A small, unsuspecting food stall in Midtown Manhattan became an overnight sensation back in 1995. The soup stand, famed for its over 200 variety of soups on a constant rotation, was fictionalized on an episode of Seinfeld. Since that fateful evening in November 1995, the owner has been known as “the Soup Nazi.” While Seinfeld is credited with thrusting the postage-stamp-sized eatery into the limelight, the show about nothing wasn’t the soup purveyor’s first pop culture reference.
Seinfeld’s depiction of Yageneh brought a ton of attention to his small soup stall
In 1995, NBC aired an episode of Seinfeld that revolved around the group’s obsession with soup from a small, takeout restaurant. Cosmo Kramer introduced Jerry to the soup experience, and Jerry later turned George onto it, as well. Elaine attempted to ruin the “Soup Nazi” when he refused her service and banned her from the store for one year. The episode ended with Jerry and Newman running toward the stand after Elaine threatened to expose his recipes.
While Larry Thomas portrayed the fictional “Soup Nazi,” Yev Kasseem, a real person, inspired the episode. The inspiration for “The Soup Nazi” was Ali ‘Al’ Yeganeh, a chef who moved to the United States and opened his food stall. The International Soup Kitchen, in the late 1980s. Yaganeh hated the character that Thomas played. He even once tossed Seinfeld out of the eatery, claiming that he had ruined his business. The famed NBC series, however, was not the first time Yeganeh’s soups were mentioned in pop culture. The first reference to Yeganeh was just much vaguer.
Ali Yaganeh’s soup business was referenced in Sleepless in Seattle
While the vast majority of people learned about Yaganeh after “The Soup Nazi” aired in 1995, his soup business was mentioned in a movie two years earlier. In Sleepless in Seattle, Meg Ryan’s character, Annie Reed, pitched a story about Yaganeh’s soup business. In the flick, she says, “This man sells the greatest soup you have ever eaten, and he is the meanest man in America. I feel very strongly about this, Becky; it’s not just about the soup.”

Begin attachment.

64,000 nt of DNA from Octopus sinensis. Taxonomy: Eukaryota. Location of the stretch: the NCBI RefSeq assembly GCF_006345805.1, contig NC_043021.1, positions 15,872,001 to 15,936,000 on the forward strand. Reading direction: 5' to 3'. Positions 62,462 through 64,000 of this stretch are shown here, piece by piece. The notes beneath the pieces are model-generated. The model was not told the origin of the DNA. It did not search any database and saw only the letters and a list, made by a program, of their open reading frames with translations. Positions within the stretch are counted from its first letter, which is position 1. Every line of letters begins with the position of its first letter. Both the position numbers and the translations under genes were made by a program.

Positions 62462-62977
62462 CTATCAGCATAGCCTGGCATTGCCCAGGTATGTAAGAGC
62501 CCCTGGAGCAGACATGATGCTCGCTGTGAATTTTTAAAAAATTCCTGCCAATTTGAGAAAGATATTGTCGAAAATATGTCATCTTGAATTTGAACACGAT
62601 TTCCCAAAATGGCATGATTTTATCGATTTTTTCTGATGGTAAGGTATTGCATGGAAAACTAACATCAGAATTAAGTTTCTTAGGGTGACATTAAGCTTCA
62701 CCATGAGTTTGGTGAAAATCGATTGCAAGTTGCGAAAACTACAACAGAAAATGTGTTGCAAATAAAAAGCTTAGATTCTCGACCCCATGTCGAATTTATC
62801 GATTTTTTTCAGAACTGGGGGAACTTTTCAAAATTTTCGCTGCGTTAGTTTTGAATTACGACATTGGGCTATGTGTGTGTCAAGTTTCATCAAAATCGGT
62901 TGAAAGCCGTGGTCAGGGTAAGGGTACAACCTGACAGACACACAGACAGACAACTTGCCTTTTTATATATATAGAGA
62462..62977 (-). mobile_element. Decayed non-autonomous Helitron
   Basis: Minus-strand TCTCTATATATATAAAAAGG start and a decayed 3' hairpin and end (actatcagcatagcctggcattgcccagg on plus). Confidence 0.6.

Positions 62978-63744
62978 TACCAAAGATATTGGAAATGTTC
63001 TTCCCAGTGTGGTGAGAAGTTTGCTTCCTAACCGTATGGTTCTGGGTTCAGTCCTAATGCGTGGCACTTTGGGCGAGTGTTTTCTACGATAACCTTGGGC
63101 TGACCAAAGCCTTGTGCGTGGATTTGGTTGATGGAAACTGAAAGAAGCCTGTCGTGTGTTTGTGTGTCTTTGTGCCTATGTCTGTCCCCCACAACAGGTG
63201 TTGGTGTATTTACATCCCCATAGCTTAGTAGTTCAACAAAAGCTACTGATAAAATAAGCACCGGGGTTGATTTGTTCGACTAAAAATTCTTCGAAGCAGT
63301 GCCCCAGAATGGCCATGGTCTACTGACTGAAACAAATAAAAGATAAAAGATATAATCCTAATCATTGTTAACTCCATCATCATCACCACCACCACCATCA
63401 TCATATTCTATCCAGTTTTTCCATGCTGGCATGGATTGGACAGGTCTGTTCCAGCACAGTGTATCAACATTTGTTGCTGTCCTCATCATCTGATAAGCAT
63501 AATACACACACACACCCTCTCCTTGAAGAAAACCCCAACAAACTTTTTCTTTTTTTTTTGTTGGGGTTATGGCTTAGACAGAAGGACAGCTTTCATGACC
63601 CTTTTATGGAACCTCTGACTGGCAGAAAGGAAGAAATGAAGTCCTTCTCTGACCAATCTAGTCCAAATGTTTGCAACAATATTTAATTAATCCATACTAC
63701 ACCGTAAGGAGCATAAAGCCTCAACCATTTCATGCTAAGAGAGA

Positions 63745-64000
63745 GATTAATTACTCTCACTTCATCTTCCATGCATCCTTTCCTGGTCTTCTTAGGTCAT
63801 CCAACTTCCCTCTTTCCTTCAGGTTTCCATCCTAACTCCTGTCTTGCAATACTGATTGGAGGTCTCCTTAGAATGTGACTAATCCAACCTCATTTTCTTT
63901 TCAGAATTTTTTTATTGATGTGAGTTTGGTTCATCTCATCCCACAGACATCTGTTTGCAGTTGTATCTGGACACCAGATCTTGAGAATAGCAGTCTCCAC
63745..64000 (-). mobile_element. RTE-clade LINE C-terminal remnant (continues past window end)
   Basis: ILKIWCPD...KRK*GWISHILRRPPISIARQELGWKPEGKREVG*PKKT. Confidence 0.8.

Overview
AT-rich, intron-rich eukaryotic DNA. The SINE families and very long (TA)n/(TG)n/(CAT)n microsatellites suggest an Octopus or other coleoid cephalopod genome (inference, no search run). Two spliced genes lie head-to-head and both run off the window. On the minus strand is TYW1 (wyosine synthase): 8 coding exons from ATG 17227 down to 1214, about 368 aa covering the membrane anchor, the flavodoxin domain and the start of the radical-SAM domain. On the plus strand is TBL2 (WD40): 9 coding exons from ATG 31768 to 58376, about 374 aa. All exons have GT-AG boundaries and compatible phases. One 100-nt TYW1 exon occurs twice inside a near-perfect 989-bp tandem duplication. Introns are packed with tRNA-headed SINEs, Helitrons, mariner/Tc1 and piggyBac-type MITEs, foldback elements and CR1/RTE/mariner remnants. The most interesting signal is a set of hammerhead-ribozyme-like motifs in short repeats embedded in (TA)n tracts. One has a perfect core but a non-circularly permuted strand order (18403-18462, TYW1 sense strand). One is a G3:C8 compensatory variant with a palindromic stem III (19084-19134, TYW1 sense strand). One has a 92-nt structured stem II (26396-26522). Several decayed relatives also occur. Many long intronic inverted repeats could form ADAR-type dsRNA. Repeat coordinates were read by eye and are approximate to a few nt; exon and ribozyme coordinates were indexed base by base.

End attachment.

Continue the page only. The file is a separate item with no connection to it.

Yaganeh’s name, nor the name of his soup stand, was mentioned in the movie, which allowed him to maintain his anonymity. The film was referencing Yaganeh’s business, though. Nora Ephron later confirmed that the story pitch was about Soup Kitchen International, according to a Reddit user.
What were the actual rules at the shop that inspired “The Soup Nazi” episode of Seinfeld
Yeganeh never liked the moniker bestowed upon him by Seinfeld. His shop always had rules, but the actual ordering process was not nearly as extreme as depicted in the show. Yageneh had exactly three rules for his customers at Soup Kitchen International, the soup shop that inspired the episode. Soup enthusiasts were asked to know their order when they got to the front of the line. They were also expected to have their money ready and to move to the left after they ordered their food.
, The rules, which may sound extreme, aren’t exceptionally uncommon in a packed metropolis. The Halal Guys gyro carts operate similarly, although their rules are unspoken. Patrons at the trendy late-night cart are expected to speak their order quickly, pay for their food, then move to the right-hand side of the cart to wait for their plates. The goal is to serve a steady stream of customers quickly and safely. The rules are, more or less, a necessity for popular carts and food stalls. Lines, during peak hours, can stretch around the block. Yegeneh had shuttered his food stall located on 55th street in 2004 but has since reopened under the name, The Original Soup Kitchen. The Halal Guys maintain their original cart, on the corner of 53rd street and 6th avenue. They have also expanded into storefronts throughout the United States.